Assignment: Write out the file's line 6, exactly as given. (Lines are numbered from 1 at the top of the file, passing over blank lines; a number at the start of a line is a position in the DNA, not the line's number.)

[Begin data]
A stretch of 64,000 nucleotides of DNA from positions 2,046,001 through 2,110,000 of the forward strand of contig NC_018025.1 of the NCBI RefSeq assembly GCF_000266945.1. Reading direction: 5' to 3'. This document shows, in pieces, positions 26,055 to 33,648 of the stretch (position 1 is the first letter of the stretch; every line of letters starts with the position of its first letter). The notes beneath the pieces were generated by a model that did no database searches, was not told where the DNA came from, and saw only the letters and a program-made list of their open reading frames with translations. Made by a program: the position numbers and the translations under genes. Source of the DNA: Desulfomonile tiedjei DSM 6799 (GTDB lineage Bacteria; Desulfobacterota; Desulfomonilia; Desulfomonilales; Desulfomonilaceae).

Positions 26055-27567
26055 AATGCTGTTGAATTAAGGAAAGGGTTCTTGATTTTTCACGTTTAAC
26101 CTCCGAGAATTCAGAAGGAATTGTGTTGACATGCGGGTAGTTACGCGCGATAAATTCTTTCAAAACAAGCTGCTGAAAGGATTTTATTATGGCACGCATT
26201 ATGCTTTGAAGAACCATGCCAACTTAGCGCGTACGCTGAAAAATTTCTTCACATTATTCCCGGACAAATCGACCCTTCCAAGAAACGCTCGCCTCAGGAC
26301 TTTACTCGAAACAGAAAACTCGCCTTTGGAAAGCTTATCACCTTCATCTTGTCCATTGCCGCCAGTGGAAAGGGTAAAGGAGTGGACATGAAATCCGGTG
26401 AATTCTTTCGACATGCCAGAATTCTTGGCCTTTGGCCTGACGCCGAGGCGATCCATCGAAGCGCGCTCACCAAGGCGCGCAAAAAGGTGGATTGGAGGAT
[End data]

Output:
26301 TTTACTCGAAACAGAAAACTCGCCTTTGGAAAGCTTATCACCTTCATCTTGTCCATTGCCGCCAGTGGAAAGGGTAAAGGAGTGGACATGAAATCCGGTG